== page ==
Film

BRAD’S STATUS

What: Brad’s Status
Where: At a cinema near you
Who:  Ben Stiller, in one of his best roles
When: Brad’s Status can now be seen anywhere in the U.S. and the UK
Why: Ben Stiller plays a middle-aged man who is going through a mid-life crisis

BRAD’S STATUS
Ben Stiller is having a major life crisis in the new film Brad’s Status.
Ben plays Brad Bloan, a late 40’s something father of a teenage boy who is about to fly the coop and head to college. But Brad has a lot more on his mind. He’s worried that he doesn’t have enough money to take care of his family, he’s worried that his job is on the lower end of importance, he hopes that his wife Melanie’s parents (Jena Fischer) will leave him with all their money, and he’s a bit (a lot) jealous that all his schoolmates have very successful and high profile careers (one is even retired). And with all this in mind, he goes with his son to tour colleges on America’s East Coast.
It’s a father-son bonding week. Brad’s son Troy (Austin Abrams), a wanna be a musician, takes his father’s anxiety in stride. This trip, which takes from their home in California to Boston, will also test their relationship. Troy sorely wants to get into Harvard – but at the same time he’s dealing with his father’s angst and regret of not being extremely successful in his job life. We get to see Brad’s visions of all his very successful friends (Luke Wilson, Mike White, MIchael Sheen and Jemaine Clement) all very rich and successful but, unfortunately, Brad’s career choice does not come close, in fact he’s way behind these guys financially and socially. It’s his status that he’s not happy with.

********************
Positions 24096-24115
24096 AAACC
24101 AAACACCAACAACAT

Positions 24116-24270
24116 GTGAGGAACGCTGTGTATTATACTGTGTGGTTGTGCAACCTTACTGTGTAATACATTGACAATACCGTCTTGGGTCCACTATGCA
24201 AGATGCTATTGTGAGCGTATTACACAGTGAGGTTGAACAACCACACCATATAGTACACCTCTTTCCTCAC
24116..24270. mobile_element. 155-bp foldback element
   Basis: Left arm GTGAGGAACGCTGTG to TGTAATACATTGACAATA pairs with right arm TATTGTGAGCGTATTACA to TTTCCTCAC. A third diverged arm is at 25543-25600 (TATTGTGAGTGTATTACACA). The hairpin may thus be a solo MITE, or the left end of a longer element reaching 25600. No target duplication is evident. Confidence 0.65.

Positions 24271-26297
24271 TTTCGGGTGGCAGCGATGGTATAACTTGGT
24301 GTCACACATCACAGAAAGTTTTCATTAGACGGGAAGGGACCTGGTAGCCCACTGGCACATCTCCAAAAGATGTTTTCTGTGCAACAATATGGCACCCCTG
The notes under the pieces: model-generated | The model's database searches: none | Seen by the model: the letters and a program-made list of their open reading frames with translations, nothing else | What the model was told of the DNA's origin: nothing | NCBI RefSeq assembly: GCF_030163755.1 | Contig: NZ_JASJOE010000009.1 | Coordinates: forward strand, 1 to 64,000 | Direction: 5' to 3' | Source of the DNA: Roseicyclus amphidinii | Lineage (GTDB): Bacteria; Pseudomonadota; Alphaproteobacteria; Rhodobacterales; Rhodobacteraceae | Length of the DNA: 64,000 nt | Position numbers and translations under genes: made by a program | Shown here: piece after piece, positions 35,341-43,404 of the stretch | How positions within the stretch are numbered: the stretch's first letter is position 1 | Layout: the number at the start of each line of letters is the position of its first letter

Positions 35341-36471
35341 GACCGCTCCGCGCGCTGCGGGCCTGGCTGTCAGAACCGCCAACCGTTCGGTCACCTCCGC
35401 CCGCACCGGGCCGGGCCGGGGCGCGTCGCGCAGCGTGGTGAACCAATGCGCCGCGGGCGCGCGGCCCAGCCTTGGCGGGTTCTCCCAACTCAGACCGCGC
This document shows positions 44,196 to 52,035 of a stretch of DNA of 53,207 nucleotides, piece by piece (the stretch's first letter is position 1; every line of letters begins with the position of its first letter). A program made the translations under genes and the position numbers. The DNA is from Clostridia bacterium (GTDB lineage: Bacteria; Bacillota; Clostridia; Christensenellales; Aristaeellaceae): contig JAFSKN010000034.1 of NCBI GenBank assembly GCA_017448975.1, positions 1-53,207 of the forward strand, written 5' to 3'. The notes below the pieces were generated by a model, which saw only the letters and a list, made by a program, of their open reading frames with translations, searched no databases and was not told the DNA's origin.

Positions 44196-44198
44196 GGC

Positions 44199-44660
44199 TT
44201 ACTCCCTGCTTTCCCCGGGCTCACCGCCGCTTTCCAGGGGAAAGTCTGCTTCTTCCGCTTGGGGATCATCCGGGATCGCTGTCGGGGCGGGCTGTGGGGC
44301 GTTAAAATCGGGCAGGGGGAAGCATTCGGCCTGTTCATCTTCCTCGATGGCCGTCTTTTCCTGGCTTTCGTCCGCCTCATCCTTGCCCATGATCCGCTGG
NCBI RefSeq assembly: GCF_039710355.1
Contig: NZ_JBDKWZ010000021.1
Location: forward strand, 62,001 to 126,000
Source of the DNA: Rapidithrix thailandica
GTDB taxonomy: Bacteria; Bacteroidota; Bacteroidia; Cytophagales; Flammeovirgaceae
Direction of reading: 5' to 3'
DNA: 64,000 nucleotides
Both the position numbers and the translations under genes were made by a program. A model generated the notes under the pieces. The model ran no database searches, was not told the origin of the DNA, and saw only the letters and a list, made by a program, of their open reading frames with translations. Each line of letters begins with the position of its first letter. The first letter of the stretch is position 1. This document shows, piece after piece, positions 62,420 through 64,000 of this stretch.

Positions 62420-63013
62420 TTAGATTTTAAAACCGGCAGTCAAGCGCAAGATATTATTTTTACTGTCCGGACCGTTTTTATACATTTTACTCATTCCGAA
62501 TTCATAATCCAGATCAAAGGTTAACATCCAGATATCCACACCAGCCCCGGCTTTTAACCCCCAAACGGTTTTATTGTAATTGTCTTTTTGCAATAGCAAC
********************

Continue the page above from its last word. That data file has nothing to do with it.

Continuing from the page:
‘Brad’s Status’ is a melancholy journey of one man’s lament at his perception that he is not good enough. He’s got a happy wife, a happy son, a happy home – but is there something that’s missing? And leave it to Ben Stiller to convey a man with mixed messages. Stiller nails his character – it’s a role that he was born to play. Writer and Director Mike White nails most scenes on the head, including a pivotal scene where Brad and Troy run into one of Troy’s old friends at Harvard (a perfect Shazi Anya) who opens up Brad’s eyes a bit more for him to realize that he’s not really connected to the younger generation. ‘Brad’s Status’ is a bit sad, and makes us take a long hard look at our own lives, and isn’t that what films should really do?
Review by Tim Baros
Photo from Chris Lawrance PR